Friday Pick: Don’t Touch The Poet

  Don't Touch the Poet: The Life and Times of Joel Oppenheimer By Lyman Gilmore 256 pages The public life of Joel Oppenheimer...
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Daniel Sluman

the slow percussion / of horror starting to tremble & shake / the chairs the thick floorboards wept / the roof dreamt its only dream...

Visual Poetry By Nance Van Winckel

Thunder bellows / beyond the trees. You follow / the beloved's face that way, / the face that wears the years / as a cliff of bone.

Julia Leverone

I have had lovers like him, I realize, / recognizing parts of him: one, the stance, / two, the stillness, another, the kinder / caution of his antlers, narrow-set and velvet.

Friday Pick: Lew Welch’s Ring of Bone

Welch didn't just have an interest in Zen, he also had an interest in guns and alcohol. At its most natural, his voice is that of a backwoods Buddha, a bourbon-drinking bodhisattva. It is humorous, profound, charming, and unlike much else in American poetry.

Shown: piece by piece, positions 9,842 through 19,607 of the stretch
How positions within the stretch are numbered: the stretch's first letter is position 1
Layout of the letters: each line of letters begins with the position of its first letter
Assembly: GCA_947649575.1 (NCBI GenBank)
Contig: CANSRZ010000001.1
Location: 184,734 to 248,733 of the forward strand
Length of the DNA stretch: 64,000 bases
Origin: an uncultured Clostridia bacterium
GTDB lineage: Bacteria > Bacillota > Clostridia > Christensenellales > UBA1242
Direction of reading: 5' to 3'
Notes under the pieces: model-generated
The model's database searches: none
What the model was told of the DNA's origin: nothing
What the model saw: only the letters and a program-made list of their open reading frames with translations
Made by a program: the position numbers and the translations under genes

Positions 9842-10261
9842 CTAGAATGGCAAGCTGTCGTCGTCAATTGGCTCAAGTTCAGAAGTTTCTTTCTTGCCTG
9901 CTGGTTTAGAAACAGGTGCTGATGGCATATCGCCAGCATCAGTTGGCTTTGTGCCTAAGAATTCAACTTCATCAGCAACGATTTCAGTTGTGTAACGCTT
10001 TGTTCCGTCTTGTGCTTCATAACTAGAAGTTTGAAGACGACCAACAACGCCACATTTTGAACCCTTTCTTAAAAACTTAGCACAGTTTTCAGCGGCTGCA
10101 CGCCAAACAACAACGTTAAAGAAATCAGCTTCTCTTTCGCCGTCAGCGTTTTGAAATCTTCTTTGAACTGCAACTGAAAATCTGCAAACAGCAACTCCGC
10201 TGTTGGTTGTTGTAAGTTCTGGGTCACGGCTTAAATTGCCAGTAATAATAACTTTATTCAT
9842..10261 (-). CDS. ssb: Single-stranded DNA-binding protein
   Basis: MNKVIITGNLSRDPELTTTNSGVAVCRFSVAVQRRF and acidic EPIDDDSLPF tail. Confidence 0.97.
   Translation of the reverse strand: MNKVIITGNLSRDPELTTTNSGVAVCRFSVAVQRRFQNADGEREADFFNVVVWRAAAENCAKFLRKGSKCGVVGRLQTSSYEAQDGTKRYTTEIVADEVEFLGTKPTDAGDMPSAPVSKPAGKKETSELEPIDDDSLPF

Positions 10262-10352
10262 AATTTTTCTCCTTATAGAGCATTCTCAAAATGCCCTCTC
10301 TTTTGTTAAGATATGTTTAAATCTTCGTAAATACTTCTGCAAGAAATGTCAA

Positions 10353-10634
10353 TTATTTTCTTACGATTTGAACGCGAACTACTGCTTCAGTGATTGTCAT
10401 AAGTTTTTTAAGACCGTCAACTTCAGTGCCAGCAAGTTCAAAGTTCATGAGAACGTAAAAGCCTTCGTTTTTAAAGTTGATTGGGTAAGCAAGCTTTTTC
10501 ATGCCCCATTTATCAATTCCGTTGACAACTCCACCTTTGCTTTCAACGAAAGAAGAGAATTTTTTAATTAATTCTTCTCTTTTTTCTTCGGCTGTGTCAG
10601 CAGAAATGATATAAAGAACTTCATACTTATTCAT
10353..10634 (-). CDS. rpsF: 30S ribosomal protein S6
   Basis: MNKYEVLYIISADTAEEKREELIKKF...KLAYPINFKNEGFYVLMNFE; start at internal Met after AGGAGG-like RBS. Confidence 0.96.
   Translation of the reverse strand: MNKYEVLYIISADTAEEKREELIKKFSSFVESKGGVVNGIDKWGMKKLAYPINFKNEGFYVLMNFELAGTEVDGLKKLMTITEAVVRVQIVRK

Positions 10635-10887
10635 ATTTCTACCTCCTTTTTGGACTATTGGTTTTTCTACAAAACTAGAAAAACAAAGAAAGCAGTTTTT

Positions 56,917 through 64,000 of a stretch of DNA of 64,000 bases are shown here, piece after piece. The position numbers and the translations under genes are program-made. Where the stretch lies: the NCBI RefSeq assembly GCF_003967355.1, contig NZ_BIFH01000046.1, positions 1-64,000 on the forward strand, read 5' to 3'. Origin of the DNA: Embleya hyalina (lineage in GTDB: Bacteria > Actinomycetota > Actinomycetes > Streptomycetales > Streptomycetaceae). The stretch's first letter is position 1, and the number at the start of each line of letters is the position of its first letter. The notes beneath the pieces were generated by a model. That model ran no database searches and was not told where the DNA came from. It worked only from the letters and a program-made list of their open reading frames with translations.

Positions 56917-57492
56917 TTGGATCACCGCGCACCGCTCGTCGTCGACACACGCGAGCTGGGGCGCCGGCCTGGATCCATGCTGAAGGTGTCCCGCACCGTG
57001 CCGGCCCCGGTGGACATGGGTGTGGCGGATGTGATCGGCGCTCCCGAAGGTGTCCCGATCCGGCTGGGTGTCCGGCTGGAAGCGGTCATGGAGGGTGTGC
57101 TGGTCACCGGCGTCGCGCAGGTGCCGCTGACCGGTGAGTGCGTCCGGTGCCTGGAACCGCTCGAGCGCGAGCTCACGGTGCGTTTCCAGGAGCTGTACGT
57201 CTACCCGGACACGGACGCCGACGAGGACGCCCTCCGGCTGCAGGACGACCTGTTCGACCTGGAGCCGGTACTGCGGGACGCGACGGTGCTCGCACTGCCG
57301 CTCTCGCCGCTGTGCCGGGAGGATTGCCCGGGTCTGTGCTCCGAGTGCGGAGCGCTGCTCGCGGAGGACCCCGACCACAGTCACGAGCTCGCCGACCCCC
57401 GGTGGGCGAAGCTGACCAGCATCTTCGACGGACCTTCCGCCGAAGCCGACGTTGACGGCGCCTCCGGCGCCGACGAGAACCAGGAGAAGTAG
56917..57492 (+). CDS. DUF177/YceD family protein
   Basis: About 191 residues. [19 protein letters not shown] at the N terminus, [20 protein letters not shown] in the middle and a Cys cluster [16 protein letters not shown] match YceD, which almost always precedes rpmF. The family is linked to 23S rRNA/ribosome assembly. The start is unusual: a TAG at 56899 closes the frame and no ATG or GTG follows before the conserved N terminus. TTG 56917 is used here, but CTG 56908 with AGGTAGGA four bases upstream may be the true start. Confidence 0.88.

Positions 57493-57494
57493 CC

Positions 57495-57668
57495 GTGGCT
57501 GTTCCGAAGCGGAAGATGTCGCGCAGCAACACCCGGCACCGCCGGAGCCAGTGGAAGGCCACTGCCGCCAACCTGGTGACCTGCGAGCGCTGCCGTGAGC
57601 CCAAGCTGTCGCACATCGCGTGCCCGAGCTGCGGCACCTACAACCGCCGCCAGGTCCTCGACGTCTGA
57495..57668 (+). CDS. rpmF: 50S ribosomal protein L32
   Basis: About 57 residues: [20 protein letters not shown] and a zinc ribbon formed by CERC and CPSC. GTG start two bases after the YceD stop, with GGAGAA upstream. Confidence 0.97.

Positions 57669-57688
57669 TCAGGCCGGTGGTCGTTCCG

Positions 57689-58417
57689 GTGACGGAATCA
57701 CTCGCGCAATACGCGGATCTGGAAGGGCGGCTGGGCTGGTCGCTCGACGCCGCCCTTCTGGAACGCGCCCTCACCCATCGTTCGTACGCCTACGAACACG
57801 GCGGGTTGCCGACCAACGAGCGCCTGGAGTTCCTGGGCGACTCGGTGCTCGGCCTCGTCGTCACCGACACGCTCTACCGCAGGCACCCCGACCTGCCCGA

Rachel Zucker

When we reach the exit I see that the baby is disfigured. I don’t care. I don’t care about anything or anyone. That’s why we will survive. I have never been so powerful.

Meg Eden

Without a jacket, without shoes, / he rode you like a giraffe / in a world without streetlamps / or sound. // I see you in the shed, strapped / to the ceiling as if in an asylum / chair, wild and incomprehensible—

Janice D. Soderling

Once. Then twice. Again. / When we walked on, / voices, / distant and indistinct, drifted back, / breaking across / the unspoiled face of the snow. Stig's voice, / and Anna's, and the others, singing.

Vladislav Bajac

During his reign, violent death had been a normal, everyday phenomenon; the nuances were just in the type or degree of the morbidity and brutality. The Empire had required violence at all times and in all forms.

Friday Pick: Generationalism In British Poetry

The staggering numbers of poets included in these anthologies might look good on Arts Council applications, or in support of these anthologies’ own broad claims of  "inclusivity." But the rhetoric of inclusivity comes at the expense of a critical vocabulary which would allow us to read and respond with purposeful distinctions.

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